Our techniques: beeswax batik

Batik beeswax drawing is an ancient technique used to create patterns and motifs on dyed fabric…

 

As part of Kilomet109’s most recent collection, Phiêu, we collaborated with artisans from the Blue H’mong community in rural Hoà Bình, Vietnam. We worked together to design batik motifs on our linen, cotton, and silk fabrics. Normally, Blue H’mong artisans apply this technique to their own textiles, creating traditional patterns. For Phiêu, however, Kilomet109 designed new patterns that create the basis for many of the pieces in our collection.  

Reversible polka-dot tanktop made using batik process and indigo dye

Stripe dress using batik line drawing technique

How the process works: To draw batik designs we first melt the beeswax in an iron bowl over a coal fire. Secondly, a special copper tipped bamboo pen is dipped in the melted wax, much like dipping a feather pen in an inkwell, and then used to draw directly onto the fabric. Finally, after soaking the fabric in an indigo vat multiple times, we boil it to make the beeswax peel off. As a result of this process the dye resistant beeswax drawing retains the original fabric color.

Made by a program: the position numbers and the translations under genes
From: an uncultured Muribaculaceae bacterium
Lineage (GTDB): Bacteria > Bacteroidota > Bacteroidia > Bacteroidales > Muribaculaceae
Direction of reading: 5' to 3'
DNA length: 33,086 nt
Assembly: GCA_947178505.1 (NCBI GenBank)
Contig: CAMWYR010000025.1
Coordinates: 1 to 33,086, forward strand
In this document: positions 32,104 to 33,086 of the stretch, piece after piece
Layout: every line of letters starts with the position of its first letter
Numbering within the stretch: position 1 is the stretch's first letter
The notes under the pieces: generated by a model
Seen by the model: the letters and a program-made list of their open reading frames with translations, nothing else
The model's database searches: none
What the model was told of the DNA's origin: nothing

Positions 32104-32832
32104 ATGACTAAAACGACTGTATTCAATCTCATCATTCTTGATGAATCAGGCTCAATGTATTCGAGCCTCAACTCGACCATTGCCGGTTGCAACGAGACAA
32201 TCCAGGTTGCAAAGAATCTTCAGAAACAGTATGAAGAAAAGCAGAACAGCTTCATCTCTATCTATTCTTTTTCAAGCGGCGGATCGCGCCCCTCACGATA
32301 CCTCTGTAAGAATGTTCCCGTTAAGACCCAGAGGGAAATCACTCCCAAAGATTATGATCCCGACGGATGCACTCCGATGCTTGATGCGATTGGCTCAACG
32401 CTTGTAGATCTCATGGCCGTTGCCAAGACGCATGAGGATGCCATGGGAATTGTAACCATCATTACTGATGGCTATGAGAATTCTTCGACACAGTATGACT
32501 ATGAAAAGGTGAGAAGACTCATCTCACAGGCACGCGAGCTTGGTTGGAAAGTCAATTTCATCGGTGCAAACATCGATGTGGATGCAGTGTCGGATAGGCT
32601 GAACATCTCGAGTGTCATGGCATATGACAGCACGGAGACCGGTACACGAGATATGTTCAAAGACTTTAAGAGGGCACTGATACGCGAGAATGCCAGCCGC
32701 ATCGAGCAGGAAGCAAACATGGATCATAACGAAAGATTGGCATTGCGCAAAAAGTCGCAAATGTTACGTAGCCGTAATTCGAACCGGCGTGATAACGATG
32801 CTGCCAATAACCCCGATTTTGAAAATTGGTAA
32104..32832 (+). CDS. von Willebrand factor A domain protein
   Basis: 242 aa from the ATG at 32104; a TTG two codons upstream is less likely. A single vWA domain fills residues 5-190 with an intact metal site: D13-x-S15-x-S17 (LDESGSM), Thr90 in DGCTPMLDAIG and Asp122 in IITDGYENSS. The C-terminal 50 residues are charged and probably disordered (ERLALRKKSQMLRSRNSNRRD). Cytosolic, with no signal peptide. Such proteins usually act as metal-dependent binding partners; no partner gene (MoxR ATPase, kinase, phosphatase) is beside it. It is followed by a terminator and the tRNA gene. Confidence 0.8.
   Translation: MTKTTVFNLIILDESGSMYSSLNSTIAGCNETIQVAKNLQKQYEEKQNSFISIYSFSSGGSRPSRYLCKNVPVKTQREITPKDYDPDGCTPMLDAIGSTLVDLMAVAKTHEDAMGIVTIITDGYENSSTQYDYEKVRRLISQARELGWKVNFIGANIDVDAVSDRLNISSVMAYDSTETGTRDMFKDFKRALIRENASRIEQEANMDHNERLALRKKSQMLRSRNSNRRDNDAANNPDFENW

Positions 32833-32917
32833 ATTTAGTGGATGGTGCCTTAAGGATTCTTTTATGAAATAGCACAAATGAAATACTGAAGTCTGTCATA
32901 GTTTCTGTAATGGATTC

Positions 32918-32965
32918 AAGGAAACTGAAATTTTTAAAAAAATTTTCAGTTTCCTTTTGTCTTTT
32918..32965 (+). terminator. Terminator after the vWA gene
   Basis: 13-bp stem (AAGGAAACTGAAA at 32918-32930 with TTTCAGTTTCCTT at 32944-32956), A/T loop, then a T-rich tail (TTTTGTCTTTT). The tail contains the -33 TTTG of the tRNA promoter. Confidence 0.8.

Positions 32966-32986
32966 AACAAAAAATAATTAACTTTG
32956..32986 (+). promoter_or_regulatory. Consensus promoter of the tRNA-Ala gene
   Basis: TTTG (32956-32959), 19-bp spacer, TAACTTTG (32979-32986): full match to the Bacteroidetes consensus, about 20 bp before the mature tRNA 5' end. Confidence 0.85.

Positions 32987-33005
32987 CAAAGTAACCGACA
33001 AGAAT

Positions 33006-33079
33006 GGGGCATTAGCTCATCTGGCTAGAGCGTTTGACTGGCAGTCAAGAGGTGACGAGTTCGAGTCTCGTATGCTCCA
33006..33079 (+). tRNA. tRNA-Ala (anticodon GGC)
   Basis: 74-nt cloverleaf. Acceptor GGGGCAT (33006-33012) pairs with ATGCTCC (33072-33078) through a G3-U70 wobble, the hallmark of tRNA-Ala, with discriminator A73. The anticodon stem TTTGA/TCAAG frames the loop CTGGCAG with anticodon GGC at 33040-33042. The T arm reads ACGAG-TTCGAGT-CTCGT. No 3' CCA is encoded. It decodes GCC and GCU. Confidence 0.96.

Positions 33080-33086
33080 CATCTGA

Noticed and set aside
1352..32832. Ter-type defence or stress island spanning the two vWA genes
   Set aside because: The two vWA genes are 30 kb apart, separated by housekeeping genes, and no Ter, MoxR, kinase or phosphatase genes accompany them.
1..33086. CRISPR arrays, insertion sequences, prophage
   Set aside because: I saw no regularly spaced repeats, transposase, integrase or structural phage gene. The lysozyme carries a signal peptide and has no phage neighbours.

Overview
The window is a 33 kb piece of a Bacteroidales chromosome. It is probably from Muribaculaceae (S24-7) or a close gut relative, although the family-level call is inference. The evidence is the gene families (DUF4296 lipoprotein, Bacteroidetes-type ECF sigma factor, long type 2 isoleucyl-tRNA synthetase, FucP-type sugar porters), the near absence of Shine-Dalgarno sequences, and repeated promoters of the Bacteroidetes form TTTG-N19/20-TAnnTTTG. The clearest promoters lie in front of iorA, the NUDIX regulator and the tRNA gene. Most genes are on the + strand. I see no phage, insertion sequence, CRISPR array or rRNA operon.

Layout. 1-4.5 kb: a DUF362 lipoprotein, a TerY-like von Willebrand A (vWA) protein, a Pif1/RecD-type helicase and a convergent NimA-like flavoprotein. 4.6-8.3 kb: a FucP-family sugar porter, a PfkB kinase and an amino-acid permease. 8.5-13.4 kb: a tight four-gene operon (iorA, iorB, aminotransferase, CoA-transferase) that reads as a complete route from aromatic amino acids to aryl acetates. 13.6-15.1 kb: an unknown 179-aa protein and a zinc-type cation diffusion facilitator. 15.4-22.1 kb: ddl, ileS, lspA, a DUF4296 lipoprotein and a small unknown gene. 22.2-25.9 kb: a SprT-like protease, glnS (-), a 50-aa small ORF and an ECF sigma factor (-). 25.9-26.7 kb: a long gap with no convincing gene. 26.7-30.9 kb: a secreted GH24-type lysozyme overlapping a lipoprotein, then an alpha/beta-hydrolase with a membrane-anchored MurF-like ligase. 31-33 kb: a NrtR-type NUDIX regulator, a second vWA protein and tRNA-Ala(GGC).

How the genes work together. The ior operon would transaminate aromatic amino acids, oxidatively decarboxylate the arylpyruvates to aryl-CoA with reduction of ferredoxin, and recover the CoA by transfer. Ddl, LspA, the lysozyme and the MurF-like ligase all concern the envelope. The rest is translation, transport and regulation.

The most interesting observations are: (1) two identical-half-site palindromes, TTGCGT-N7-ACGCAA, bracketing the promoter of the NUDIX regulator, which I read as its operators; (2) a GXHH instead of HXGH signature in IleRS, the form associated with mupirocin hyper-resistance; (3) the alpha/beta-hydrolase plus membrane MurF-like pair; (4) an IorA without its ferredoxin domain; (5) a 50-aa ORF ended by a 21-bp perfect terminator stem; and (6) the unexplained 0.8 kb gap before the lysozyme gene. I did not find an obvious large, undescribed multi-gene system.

Blue H’mong artisan dipping a batik pen into hot liquid beeswax. The beeswax is melted over a coal fire 

During a textile research trip in 2016, Kilomet109 head designer, Thao Vu, noticed that the Blue H’mong artisans were using multiple batik pens and stamps to create their traditional patterns. This made the drawing both time consuming and overly redundant for the artisans. The resulting designs were pretty, but felt overly conventional.

More importantly, we thought this change in approach would help to push the artistic boundaries of what a single tool could produce.

 After finishisng her research, Thao sketched three new patterns (cheque, lines, and polka dots) and sent them to the Blue H’mong artisans to execute. Thao asked the women to try using one pen type, instead of many, to create the different line and polka dot sizes in her designs. The thinking was that this change in approach would help to push the artistic boundaries of what a single tool could produce. The stripe dress and batik double tunic dress are wonderful examples of this effort.

We couldn’t be more pleased with the modern geometric patterns that resulted from this process. The batik motifs have quickly become some of the most sought after pieces from our Phiêu collection.